Berkeley argued that nothing but an experience can be like an experience. (If you’re unsure, try denying it. Try imagining something that’s not an experience but is qualitatively like a tickle. Doesn’t make much sense, does it? Berkeley thinks the same is true for the experience of heat and whiteness.) If this is right, it’s no wonder most philosophers embrace a conception of reality as radically alien to us. Most philosophers are materialists. That is, they hold that reality is mind-independent. But the world as we know it is the world we experience. All that we know of reality – even all that we know from science – comes from our experiences of the world we live in. If the external world does not include experientiality, and nothing but an experience can be like an experience, the world we live in is nothing like the world we think we live in.

I’m actually very sympathetic to the idea that our knowledge of the world we live in is radically impoverished. But it is a sufficiently alienating view that I think it’s worth exploring alternative conceptions of reality to see whether we can’t embrace both our intuitive understanding of the world and the lessons science teaches us about the structure of reality.

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Berkeley’s answer was the world around us is a collection of ideas – which we can roughly think of as mental images. This is a view known as idealism. Think about the chocolate cake you baked last night. What do you know of it? It’s brown and spongey; sweet and chocolatey; it’s got lighter colored, gooey buttercream frosting. According to Berkeley, the cake just is a collection of the experiences one has when one encounters the cake (brownishness, sweetness, etc.). There could also be far more to the cake than what I or you experience. Your friend with covid may not be able to taste the chocolatiness that you taste. Your blind friend may not be able to see the brownness that you see. Conversely, you can’t smell the complex overtones that the dog smells or sense the infrared that the snake senses or see the molecular structure that a scientist looking through a microscope sees. But Berkeley can accept that all of these are equally real features of the cake.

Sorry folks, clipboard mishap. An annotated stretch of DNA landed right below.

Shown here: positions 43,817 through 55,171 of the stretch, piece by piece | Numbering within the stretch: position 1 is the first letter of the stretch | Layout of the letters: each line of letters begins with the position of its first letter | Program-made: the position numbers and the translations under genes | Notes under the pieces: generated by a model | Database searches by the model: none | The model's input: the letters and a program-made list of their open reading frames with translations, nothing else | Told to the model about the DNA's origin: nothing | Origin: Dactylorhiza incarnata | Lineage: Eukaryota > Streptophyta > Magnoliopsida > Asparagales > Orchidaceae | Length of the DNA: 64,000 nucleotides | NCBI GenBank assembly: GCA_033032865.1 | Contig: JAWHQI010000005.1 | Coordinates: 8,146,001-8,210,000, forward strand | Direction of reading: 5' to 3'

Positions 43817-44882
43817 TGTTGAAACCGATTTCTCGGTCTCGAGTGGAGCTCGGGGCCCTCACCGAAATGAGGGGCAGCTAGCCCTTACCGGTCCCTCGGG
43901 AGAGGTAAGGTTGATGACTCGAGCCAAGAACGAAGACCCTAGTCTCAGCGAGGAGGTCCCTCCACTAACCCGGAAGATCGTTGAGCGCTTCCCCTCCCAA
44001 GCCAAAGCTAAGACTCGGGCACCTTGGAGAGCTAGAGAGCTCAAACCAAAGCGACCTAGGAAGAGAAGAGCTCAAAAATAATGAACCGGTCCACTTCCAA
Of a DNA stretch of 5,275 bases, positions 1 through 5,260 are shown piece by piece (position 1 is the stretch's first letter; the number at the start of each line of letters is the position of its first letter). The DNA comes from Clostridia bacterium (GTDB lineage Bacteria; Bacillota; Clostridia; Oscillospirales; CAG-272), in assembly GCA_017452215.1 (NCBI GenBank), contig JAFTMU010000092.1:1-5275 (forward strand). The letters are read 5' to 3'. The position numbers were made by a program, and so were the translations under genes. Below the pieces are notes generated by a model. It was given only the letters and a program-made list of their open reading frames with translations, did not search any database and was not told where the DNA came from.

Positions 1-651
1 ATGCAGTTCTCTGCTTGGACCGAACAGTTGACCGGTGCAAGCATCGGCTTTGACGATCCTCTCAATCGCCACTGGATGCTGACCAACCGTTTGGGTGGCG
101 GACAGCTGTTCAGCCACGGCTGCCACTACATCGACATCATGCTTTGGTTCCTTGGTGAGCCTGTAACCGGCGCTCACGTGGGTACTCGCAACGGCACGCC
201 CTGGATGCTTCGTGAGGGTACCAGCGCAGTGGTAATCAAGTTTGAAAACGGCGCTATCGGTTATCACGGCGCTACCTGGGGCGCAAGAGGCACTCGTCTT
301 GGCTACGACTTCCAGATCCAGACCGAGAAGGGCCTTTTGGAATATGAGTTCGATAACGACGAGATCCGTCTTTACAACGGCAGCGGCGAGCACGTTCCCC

So idealists hold that reality is fundamentally mental: a structured collection of experiences. A problem immediately arises for such a view. If reality is a bunch of experiences, what happens when no one’s there to experience it? Suppose you put your chocolate cake in the fridge overnight. There’s no one there in the fridge to experience it. When I open the fridge in the morning, there it is. But what happened to it in the meantime? Did it pop out of existence and then pop back? Worse still, what if there’s no one behind my cake, looking at the other side of it? Does the other side not exist? Does its sweetness exist when no one’s eating it, or just pop into being when I start eating?

To have to answer yes to these questions would be an embarrassment, particularly for a view that is predicated on capturing common sense. And the challenge points to a more general worry: the worry that (in taking reality to be mind-dependent) we’ve done away with reality, making it nothing more than an elaborate imagination.

Fortunately, Berkeley has an answer: God. The details of Berkeley’s account are debated. But one simple interpretation (likely not Berkeley’s actual view) is captured by a famous limerick: